Coronavirus: practical considerations for the construction sector

Keep up to date

The UK Government is reacting daily and issuing guidance and news. It is important to monitor this closely for changes that may impact your construction site.

For example, at the date of publication of this article, the Government has not officially intervened to shut down construction operations across the UK. Apart from causing an element of confusion, one impact of this is that extension of time claims for Government intervention (for example under a JCT Design & Build Contract) is not available to a contractor at this time. The Construction Industry Council has written to the Government asking for clarification, and for sites to remain open, as long as they are safe to do so, with the intention of helping self-employed and small businesses to continue trading. . The Government has introduced some new measures already and you should be closely monitoring the position for future changes. Useful information can also be found here.

Review your construction contracts

Parties should carry out an urgent audit of their current contracts particularly in terms of:

  • Delays;
  • Suspension;
  • Termination;
  • Exposure to liquidated damages;
  • Extensions of time;
  • Loss and expense claims; and
  • Variations to the contract.

Be alert to contractual interfaces linking these events to upstream contracts (such as leases, or sale contracts).

Note that prolonged periods of suspension may result in one or both parties being able to terminate the contract. Force majeure claims may be available, depending upon the timing of completion of the contract and whether a coronavirus outbreak was foreseeable at the time of contract execution.

It is also important to consider whether the contract has been frustrated (i.e. the circumstances have changed to such an extent that neither party can carry out its obligations).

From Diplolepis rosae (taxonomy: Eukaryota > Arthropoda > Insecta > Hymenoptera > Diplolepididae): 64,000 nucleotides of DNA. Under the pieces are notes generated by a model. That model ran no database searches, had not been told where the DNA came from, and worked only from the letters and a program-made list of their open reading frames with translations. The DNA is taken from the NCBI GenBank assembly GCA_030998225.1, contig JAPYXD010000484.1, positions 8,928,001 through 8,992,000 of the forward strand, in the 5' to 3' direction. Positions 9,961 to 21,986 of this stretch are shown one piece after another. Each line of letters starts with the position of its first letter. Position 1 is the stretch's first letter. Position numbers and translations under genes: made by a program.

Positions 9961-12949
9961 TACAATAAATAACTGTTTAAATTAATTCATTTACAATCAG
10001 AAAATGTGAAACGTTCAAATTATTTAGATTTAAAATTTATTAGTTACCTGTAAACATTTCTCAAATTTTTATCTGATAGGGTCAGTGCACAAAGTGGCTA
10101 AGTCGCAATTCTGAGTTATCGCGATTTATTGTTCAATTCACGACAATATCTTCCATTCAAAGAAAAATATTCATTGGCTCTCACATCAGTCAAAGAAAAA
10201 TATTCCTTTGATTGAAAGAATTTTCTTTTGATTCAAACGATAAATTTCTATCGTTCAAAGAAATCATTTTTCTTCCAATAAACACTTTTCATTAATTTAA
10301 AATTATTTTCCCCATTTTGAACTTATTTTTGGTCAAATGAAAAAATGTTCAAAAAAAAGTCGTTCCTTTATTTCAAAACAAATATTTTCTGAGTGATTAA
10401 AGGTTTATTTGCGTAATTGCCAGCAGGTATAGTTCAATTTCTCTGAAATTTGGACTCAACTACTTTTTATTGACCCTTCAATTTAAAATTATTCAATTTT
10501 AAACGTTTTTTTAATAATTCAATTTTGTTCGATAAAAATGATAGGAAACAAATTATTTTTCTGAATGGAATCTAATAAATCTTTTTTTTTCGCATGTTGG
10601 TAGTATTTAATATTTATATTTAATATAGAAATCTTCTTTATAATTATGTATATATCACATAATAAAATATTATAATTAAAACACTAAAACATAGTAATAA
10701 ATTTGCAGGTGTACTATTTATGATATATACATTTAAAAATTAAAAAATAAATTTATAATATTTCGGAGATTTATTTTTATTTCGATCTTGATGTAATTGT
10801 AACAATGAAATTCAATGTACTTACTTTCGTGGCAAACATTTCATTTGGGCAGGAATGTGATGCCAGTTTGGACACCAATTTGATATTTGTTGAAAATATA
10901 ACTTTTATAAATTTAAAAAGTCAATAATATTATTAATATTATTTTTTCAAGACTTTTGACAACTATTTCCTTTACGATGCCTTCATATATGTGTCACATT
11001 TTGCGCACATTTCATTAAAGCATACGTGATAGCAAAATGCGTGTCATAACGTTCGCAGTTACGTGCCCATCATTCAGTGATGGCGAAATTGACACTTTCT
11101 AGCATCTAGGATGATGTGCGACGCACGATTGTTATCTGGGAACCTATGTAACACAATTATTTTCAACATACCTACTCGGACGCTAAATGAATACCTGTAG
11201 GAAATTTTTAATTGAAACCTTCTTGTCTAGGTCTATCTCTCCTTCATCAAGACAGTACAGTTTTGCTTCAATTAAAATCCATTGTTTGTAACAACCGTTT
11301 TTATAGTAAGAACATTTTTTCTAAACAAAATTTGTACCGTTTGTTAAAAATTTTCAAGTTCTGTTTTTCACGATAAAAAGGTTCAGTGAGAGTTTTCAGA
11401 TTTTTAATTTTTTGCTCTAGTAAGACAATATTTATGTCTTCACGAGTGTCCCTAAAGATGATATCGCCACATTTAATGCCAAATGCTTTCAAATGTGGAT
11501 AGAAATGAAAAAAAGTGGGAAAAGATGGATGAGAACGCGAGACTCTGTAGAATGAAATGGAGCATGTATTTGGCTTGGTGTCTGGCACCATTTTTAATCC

Review the dispute resolution clauses and protect your business by serving the appropriate notices at the correct times.

Do not enter into future contracts without seeking legal advice. The ongoing risks are not known; there is therefore an argument for delaying entering into future contracts to balance risk and cash flow.


It is important to make sure warranties and conditions within the policy are adhered to during this difficult time; a review with your insurers to check this would be highly beneficial.   Check whether your policies cover a pandemic situation and where claims may be made to support your business. FCA guidance is found here. 

Project Impact Assessment

Project managers should assess the cost and programme impact as well as the site-specific risks, the resilience of supply chains, possible supplier/materials alternatives and mobilisation timeframes. Collaboration is key, with the contractor, developer, sub-contractors and suppliers as well as landlords and landowners to balance risk reasonably. Working together is crucial for the construction industry to survive, as opposed to a claims mentality. 

Health and Safety

Whilst, at the time of writing, the Government has not officially shut down construction sites, its advice is that workers must maintain a two-metre distance from others (HSE guidance is found here). This means that many contractors and developers have chosen to shut down sites in the interests of health and safety. In this situation, the contract would not necessarily cover this expressly as a right to suspend; therefore, the parties should come to a commercial agreement and document it properly.

Project Finance

Funders and stakeholders will want to review the position that any delay to the construction works will have in the developer’s ability to service the debt. The Government has launched a support package for businesses including grants for employers, rate reliefs, a Coronavirus Business Interruption Loan scheme, VAT deferrals and assistance for the self-employed. Please note that IR35 tax changes have been deferred until April 2021. For more information and guidance on this, please contact a member of Thrings’ Restructuring and Insolvency team.


Please note: Nothing in this article constitutes legal advice and we are not liable for any reliance on the information provided. This is a rapidly changing subject, and whilst correct at the time of writing, circumstances may have changed since publication. Please refer to for up-to-date advice on the Government’s response to this issue.

To find out more about anything covered in the article, or to discuss the potential impact of the coronavirus pandemic on the construction industry, please contact Natalia Sokolov or another member of Thrings’ Construction team

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